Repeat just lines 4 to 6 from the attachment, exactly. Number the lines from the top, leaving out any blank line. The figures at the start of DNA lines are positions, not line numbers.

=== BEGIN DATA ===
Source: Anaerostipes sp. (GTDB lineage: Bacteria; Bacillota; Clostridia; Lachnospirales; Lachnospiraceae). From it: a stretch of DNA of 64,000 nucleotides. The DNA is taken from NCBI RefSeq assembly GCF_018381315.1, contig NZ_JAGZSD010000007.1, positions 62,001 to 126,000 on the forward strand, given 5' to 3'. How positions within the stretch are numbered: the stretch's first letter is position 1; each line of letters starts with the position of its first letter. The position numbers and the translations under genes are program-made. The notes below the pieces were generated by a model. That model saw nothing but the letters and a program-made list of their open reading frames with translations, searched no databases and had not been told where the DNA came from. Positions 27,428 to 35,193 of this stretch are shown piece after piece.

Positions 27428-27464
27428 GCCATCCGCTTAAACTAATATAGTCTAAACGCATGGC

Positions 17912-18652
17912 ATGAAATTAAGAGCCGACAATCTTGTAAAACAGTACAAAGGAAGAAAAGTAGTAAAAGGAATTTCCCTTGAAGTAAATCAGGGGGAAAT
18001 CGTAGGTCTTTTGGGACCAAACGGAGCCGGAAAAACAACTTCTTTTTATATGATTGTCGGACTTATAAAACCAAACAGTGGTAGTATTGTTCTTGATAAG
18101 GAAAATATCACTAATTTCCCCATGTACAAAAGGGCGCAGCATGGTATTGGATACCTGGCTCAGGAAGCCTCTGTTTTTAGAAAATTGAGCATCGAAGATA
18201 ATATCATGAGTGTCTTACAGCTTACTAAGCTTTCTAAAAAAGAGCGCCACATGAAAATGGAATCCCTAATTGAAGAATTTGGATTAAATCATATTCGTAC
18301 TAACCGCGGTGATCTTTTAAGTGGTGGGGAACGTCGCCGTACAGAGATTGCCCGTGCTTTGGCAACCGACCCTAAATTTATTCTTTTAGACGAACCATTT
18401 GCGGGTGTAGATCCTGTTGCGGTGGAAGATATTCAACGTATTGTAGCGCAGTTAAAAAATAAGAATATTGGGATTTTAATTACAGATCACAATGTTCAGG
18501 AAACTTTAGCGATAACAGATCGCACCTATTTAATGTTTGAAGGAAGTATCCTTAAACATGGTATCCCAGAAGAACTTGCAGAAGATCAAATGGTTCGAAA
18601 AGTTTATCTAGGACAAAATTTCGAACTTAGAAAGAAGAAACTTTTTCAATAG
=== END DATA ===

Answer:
Positions 17912-18652
17912 ATGAAATTAAGAGCCGACAATCTTGTAAAACAGTACAAAGGAAGAAAAGTAGTAAAAGGAATTTCCCTTGAAGTAAATCAGGGGGAAAT
18001 CGTAGGTCTTTTGGGACCAAACGGAGCCGGAAAAACAACTTCTTTTTATATGATTGTCGGACTTATAAAACCAAACAGTGGTAGTATTGTTCTTGATAAG